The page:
Peter Labuza’s review published on Letterboxd :
Ladies desiring to help
Who'd fit better in Vegas.
Turned into a ruckus.
Salute to the end.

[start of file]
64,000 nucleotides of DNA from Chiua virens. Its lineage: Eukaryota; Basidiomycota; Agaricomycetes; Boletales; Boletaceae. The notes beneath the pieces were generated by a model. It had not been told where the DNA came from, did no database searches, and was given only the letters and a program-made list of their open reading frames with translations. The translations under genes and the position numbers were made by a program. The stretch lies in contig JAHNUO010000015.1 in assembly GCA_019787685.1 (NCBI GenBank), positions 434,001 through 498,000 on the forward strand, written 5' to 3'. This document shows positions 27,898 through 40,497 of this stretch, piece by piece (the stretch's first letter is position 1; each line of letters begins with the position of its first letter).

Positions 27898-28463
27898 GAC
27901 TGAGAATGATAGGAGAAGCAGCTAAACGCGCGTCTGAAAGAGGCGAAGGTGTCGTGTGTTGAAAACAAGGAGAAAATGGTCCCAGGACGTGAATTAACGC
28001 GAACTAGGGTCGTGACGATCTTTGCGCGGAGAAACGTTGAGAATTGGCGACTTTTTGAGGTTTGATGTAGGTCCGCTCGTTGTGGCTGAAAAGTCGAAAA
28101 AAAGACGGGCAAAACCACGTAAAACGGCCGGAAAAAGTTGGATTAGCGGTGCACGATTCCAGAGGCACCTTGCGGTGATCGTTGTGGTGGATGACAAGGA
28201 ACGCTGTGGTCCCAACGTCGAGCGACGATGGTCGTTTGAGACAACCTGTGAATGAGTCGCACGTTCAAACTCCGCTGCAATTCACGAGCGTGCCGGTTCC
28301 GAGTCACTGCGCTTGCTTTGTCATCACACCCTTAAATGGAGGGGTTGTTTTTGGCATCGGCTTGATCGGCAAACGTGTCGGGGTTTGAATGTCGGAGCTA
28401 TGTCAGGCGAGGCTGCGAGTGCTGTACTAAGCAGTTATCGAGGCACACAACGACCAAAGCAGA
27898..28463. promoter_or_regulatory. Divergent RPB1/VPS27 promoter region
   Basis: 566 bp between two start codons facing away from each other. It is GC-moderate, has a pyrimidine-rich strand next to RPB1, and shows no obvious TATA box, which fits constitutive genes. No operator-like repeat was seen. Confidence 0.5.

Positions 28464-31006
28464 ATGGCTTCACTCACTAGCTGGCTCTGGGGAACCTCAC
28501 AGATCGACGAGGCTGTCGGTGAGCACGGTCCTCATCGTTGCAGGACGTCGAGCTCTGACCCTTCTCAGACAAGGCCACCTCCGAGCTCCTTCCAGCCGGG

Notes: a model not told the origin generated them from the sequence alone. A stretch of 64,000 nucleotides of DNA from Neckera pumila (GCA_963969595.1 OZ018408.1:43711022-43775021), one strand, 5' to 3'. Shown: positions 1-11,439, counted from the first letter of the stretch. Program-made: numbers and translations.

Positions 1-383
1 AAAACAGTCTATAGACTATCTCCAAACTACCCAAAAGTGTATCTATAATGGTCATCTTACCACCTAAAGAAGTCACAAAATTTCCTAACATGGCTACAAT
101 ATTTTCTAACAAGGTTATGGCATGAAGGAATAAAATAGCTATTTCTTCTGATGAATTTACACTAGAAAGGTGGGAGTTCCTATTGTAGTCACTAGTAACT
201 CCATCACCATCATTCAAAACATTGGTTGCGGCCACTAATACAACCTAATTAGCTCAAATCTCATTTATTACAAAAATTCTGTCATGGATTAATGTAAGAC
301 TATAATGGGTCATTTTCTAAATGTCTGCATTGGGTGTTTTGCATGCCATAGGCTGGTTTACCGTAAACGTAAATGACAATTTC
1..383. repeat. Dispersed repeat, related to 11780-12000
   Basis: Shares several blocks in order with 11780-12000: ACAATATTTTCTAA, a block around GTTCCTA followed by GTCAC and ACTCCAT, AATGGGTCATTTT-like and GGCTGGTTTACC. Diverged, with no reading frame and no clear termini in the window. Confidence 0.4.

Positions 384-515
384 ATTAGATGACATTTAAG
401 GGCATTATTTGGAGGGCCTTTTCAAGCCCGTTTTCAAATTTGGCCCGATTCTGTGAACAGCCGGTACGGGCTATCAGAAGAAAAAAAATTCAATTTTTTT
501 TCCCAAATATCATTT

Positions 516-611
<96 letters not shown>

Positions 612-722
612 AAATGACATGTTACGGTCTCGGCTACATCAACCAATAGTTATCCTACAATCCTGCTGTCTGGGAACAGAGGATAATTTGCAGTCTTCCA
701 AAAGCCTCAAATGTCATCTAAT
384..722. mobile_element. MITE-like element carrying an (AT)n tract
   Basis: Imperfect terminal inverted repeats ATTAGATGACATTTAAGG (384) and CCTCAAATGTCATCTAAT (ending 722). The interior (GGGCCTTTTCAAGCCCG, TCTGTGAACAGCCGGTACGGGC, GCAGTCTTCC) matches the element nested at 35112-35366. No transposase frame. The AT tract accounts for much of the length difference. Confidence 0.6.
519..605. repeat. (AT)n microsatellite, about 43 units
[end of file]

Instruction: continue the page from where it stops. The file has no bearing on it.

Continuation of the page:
A goddamn 70s film in all the right ways, as opposed to the “modern” filmmakers like Scorsese, Coppola, et al. That is not to say Ritchie is better than them (he’s not), but there’s something really wonderful about this film as specifically a time capsule, in both the narrative (somewhat misogynist but lovingly so) and its aesthetics (over-exposed and under-lit frames). At the screening at MoMA in November, Bruce Dern (completely ignoring the moderator’s questions and just telling stories from the set — great move) explained how quickly the film was made, very on the fly stuff, and then kind of buried after its release. It’s a nice little satire, beginning with a 1950s view of America (“How to pack the perfect suitcase”) before lavishing it with horn-dog sex (and hot dogs!), before this truly loving scene of Dern watching a set of military men take down the flag. Dern kind of owns these roles of the lovable sleazebag, so this one charms a lot.